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Identification Numbered Vessel Photo Archive

USAT El Oriente
ex-USS El Oriente (ID 4504)

Navy call sign (1918):
George - Dog - Sail - Love

Navy call sign (1919):
Nan - Able - Jig - Mike

Civilian call sign (1919):
Love - Boy - Rush - Cast

El Oriente served both the U. S. Army and the Navy


  • Built in 1910 by the Newport News Shipbuilding and Dry Dock Co., Newport News, VA
  • Delivered 24 October 1910
  • Acquired by the Navy, 29 July 1918 and commissioned the same day
  • Decommissioned, 15 September 1919 and transferred to the Army the same day for return to her owners, the Southern Pacific Co./Atlantic Steamship Lines
  • Scrapped in 1947.


  • Displacement 10,030 t.
  • Length 430' 2"
  • Beam 53' 1"
  • Draft 26'
  • Speed 17 kts.
  • Complement 112
  • Armament: One 4" mount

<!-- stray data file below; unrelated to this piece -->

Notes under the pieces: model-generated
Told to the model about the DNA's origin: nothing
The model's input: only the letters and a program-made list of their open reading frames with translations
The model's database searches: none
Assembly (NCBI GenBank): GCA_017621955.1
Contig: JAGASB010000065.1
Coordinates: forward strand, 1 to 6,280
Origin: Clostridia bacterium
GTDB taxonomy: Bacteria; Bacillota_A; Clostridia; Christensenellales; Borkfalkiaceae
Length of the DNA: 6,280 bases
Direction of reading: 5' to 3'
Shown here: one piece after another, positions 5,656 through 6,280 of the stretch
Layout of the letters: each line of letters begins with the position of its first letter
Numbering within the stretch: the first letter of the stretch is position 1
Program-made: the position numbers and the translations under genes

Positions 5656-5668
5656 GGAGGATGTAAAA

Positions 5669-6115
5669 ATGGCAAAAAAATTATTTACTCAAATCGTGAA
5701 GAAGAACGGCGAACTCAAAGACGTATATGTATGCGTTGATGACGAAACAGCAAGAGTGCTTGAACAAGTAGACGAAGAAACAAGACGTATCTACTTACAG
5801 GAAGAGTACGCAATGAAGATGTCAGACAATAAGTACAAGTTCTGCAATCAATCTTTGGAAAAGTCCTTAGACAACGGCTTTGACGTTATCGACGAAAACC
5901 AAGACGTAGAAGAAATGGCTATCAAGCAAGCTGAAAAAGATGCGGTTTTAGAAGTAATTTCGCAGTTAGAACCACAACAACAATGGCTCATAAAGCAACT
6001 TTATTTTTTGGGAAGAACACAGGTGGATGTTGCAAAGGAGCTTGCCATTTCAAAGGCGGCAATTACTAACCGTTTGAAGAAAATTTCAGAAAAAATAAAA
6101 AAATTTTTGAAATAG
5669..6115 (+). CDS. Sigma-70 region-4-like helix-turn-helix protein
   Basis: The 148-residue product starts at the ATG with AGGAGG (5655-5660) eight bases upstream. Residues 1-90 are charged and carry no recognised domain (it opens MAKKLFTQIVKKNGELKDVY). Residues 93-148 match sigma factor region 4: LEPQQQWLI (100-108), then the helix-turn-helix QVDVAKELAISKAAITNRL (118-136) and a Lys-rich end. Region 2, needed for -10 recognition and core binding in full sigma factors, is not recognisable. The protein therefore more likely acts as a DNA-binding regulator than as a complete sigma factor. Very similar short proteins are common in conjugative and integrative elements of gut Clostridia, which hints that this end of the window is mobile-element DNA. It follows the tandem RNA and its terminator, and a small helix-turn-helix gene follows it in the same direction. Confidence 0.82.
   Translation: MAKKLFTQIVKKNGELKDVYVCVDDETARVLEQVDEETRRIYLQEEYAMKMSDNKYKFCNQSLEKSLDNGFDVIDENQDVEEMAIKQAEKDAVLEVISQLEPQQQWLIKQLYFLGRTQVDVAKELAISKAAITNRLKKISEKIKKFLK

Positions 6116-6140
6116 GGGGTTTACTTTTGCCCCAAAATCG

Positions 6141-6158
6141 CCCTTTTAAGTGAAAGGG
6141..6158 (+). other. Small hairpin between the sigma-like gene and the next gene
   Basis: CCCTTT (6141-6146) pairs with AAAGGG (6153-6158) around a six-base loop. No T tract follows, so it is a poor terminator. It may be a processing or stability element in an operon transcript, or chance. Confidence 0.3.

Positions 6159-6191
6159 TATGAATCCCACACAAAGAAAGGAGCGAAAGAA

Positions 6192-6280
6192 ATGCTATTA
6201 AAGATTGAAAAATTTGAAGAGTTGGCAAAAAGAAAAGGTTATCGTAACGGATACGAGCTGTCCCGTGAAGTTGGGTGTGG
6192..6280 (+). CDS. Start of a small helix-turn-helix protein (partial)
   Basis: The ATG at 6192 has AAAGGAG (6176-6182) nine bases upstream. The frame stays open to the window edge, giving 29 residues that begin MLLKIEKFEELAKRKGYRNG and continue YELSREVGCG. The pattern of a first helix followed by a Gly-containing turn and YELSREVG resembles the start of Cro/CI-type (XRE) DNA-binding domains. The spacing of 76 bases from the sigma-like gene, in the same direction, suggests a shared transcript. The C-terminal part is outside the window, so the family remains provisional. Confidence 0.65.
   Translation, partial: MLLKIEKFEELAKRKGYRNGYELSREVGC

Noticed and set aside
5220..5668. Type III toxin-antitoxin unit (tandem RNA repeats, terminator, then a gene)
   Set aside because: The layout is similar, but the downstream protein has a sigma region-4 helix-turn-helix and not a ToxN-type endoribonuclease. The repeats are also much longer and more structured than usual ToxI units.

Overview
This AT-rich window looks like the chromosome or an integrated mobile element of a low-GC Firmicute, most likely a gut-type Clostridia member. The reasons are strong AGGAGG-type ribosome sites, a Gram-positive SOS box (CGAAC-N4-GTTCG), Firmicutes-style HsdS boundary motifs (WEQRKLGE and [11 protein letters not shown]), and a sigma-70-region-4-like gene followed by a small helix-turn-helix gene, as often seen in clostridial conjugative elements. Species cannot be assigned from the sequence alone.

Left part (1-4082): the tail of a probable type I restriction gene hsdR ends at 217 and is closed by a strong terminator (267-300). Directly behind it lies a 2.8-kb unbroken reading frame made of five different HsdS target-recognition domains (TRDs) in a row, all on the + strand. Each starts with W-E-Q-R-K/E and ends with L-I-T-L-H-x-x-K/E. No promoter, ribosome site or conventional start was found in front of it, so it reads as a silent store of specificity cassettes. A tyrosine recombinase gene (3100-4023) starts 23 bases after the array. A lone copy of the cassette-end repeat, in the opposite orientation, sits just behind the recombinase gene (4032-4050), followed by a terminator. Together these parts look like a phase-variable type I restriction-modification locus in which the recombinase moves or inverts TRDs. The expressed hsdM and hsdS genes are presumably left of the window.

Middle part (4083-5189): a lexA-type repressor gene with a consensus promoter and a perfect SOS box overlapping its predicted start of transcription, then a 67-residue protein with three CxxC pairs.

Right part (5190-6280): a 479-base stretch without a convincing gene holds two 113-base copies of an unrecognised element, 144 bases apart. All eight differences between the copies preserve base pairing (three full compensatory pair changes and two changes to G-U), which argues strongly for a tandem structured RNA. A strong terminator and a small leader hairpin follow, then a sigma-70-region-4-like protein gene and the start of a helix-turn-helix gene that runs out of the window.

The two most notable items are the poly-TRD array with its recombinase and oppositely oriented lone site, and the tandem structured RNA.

• Propulsion: Three double ended boilers, one 5,500ihp vertical triple-expansion steam engine, one shaft.
    Click on thumbnail
    for full size image
    Size Image Description Source
    SS El Oriente
    El Oriente 96k Underway in harbor, prior to World War I
    U.S. Navy photo NH 70455
    Naval Historical Center
    USS El Oriente (ID 4504)
    El Oriente 102k In a U.S. East Coast port at the end of a voyage bringing troops home from France, circa mid-1919.
    Donation of Dr. Mark Kulikowski, 2006.
    Naval Historical Center photo NH 103918
    Robert Hurst

    Dictionary of American Naval Fighting Ships: El Oriente, a cargo ship, was built in 1910 by Newport News Shipbuilding and Dry Dock Co., Newport News VA.; transferred to the Navy 29 July 1918; and commissioned the same day, Lieutenant Commander William Delahanty, USNRF, in command.

    Assigned to the Naval Overseas Transportation service, El Oriente made four transatlantic voyages from New York and Norfolk to French ports between 13 August 1918 and 5 April 1919 to deliver cargo and animals for the Army. She was then reassigned to Cruiser and Transport Force and, after alterations for troops, sailed from New York 11 June for Bordeaux She returned to Norfolk 4 July with 45 officers and 2,060 men of the 6th Cavalry on board, and after a similar voyage during July and August 1919 was decommissioned at Philadelphia 15 September 1919, and transferred to the Army for return to her owners the same day.

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